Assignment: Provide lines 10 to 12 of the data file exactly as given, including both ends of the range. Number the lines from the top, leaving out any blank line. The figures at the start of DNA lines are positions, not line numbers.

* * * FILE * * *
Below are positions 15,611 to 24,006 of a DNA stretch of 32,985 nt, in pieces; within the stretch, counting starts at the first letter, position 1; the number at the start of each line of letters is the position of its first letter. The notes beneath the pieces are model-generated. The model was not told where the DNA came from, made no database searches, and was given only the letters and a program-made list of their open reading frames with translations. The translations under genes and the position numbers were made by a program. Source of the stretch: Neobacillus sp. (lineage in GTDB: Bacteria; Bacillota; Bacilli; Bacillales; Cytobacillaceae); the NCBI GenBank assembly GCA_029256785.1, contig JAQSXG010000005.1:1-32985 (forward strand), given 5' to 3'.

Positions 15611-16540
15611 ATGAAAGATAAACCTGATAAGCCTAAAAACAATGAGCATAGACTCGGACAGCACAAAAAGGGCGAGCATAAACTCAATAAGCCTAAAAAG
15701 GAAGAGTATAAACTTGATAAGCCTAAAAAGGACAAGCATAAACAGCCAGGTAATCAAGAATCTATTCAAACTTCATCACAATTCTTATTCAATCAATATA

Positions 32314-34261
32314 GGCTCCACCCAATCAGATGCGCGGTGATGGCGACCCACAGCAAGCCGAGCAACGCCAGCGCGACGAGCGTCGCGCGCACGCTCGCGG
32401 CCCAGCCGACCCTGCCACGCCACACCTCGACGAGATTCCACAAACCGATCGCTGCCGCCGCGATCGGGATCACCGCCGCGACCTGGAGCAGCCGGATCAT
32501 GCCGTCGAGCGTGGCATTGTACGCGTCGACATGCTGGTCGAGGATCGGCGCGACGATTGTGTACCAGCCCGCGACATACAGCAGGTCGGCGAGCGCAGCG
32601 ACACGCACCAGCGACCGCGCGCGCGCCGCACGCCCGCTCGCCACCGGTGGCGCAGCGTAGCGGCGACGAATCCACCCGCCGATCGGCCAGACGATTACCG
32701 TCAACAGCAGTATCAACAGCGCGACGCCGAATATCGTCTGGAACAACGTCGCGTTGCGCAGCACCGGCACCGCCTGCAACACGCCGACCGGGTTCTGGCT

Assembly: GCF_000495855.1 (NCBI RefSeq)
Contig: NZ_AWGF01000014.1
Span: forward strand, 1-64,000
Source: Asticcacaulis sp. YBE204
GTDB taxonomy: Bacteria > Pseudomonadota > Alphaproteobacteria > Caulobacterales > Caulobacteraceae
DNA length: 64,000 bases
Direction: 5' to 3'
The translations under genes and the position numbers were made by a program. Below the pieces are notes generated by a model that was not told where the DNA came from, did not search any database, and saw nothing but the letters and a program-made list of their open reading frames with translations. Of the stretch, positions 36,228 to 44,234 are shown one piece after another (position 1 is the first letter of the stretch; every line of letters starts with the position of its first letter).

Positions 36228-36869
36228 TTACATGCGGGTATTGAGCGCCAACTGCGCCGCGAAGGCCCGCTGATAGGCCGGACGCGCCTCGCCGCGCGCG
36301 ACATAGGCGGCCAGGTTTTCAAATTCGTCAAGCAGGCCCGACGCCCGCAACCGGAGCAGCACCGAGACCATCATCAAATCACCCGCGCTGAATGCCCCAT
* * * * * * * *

32701 TCAACAGCAGTATCAACAGCGCGACGCCGAATATCGTCTGGAACAACGTCGCGTTGCGCAGCACCGGCACCGCCTGCAACACGCCGACCGGGTTCTGGCT

Assembly: GCF_000495855.1 (NCBI RefSeq)
Contig: NZ_AWGF01000014.1